What Type of Bank Account Do You Really Need?

(DailyDig.com) – Depending on your needs and financial goals, it’s important to choose the right bank account. Whether you’re looking for maximum interest, a place for your pay check to go, or a modest savings account to grow for that next family vacation, you may be able to reach your goal faster or more efficiently by choosing the right bank account. There are lots of choices, so it might be difficult to decide which one will work for you, but overall, you want to find a bank account that’s safe, accessible, and fits your needs.

Instead of picking the first bank account you see in an advertisement, you should know about the six types of checking accounts as well as your savings account options.

The Six Types of Checking Accounts

Before you select a checking account type, ensure that your bank insures your money. Banks should have the Federal Deposit Insurance Corporation (FDIC) guarantee. That means your money is insured by the federal government for up to $250,000 per person — just in case the bank fails.

Once you’ve ensured that your prospective bank has the FDIC guarantee, you should consider:

  • How much interest you’ll accrue from the checking account
  • Whether there is a fee if the balance is below a specific amount
  • How much money you will add to the account monthly
  • New account fees
  • Whether there are ATMs near you
  • ATM fees for non-bank ATMs (for travel and convenience)

The six types of checking accounts are regular, interest-bearing, low-balance, premium, free, and second-chance. Here’s a run down:

  • Regular: Regular checking accounts don’t offer much (or any) interest, but they do let you deposit paychecks and pay bills out of your checking account. Usually they also let you deposit an occasional personal check as well. If that’s all you use your checking account for, and you don’t typically maintain a huge balance in there, regular checking may work for your needs.
  • Interest-Bearing: Interest-bearing checking accounts provide interest (a return) on your balance at a quarterly or monthly rate. However, most interest-bearing checking accounts have certain fees such as check-writing limits or monthly maintenance fees. This can work for someone who maintains a large balance and has limited activity.
  • Low-Balance: You have to keep a minimum amount of money in the bank account for a low-balance option. Usually these accounts limit check usage.
  • Premium: Premium checking accounts are another option for people with larger sums of cash. These accounts tend to waive monthly fees, provide free checks, limit or eliminate ATM fees, and even come with advice from financial professionals. To maintain this type of account, you have to hit a deposit threshold. Additionally, bear in mind those FDIC limitations if you deposit over $250,000.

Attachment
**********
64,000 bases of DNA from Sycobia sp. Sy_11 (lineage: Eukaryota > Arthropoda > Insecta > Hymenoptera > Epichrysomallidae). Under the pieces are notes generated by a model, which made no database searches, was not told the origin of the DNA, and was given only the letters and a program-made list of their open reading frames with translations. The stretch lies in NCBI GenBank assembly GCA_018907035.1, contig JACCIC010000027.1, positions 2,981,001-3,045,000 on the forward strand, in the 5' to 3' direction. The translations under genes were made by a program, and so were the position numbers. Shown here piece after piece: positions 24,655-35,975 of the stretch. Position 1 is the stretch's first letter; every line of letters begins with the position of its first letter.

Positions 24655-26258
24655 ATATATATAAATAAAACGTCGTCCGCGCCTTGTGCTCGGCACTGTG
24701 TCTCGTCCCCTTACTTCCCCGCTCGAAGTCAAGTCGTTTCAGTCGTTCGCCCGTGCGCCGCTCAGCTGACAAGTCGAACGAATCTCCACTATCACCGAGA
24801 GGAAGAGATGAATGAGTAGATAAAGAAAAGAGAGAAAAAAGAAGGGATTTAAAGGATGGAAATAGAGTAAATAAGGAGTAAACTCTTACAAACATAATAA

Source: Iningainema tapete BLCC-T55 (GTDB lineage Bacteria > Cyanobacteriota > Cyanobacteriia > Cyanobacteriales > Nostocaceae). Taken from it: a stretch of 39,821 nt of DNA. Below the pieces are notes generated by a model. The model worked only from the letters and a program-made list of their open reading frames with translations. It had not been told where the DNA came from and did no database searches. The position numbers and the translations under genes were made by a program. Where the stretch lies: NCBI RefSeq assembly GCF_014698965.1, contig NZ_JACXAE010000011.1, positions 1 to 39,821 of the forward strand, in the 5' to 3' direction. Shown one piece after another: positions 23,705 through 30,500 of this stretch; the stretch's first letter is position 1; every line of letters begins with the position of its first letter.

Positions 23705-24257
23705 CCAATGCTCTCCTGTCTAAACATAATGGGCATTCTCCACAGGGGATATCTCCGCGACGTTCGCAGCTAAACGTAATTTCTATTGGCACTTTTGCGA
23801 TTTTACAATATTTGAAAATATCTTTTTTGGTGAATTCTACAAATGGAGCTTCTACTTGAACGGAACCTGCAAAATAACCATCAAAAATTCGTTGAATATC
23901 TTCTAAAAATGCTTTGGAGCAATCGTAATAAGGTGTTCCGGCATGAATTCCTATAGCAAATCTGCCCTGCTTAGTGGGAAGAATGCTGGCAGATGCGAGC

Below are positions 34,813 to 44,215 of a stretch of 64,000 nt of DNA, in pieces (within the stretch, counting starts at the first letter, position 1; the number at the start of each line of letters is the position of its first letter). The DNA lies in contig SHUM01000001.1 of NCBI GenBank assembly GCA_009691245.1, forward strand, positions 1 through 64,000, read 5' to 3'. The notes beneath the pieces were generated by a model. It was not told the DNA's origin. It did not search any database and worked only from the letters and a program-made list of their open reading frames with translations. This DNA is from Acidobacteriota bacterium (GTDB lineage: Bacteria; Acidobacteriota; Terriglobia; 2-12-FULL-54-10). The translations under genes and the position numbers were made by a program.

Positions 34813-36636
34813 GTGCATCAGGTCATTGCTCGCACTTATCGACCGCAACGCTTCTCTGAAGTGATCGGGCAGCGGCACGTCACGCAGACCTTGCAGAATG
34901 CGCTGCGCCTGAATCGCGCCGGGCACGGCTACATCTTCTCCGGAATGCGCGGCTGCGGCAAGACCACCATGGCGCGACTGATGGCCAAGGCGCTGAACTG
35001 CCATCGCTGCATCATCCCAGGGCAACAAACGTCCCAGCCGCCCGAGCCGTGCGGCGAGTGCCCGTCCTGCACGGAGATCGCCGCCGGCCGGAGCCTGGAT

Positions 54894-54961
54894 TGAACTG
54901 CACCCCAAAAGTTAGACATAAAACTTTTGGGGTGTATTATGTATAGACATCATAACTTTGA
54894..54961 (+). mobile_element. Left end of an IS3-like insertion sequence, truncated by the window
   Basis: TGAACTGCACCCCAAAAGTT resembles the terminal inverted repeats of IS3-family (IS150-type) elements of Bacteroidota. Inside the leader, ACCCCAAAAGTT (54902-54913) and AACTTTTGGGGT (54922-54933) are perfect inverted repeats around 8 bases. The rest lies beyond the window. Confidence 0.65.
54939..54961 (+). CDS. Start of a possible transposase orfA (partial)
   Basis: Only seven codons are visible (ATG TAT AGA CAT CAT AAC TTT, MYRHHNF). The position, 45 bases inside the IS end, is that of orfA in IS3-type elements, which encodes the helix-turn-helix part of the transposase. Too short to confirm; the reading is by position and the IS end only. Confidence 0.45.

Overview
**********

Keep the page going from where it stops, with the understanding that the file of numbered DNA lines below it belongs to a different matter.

• Free: Free checking accounts have no monthly fees. However, they usually do not pay interest and include overdraft fees, service fees, and ATM fees higher than you might find in other account types. If you’re just getting a paycheck for the first time in a while or if you were in serious financial trouble and are rebuilding your finances, this may be the best place to start.
  • Second-Chance: If you’ve encountered major money problems like evictions or unpaid negative balances at other banks and you don’t qualify for a free checking account, a bank may offer you a second-chance account. These accounts have a lot of limitations and charge fees.

As businesses, banks need to generate profit to pay their employees, so every type of bank account must benefit them financially in some way.

Savings Account Options

Savings accounts can be managed at in-person banks and online, with some banks providing online-only options. Usually these accounts are easy to get but provide a high interest rate. Savings accounts offer more limitations than checking accounts for withdrawals and other transactions. A high-yield savings account is optimized this way, so if you want a “set it and forget it” option, consider one.

You can also consider certificates of deposits (CDs) and money market accounts. You can get a higher interest rate with money markets but have withdrawal limitations. CDs are fixed-interest accounts best for those who want to save long-term and don’t really need to actively use their accounts.

Remember: don’t just accept the first bank ad you see. Research your options and speak with professionals at the bank before making a decision. Most people opt for a savings account and a checking account, and most banks provide the ability to transfer between the two. Consider this when you approach the bank about an account.

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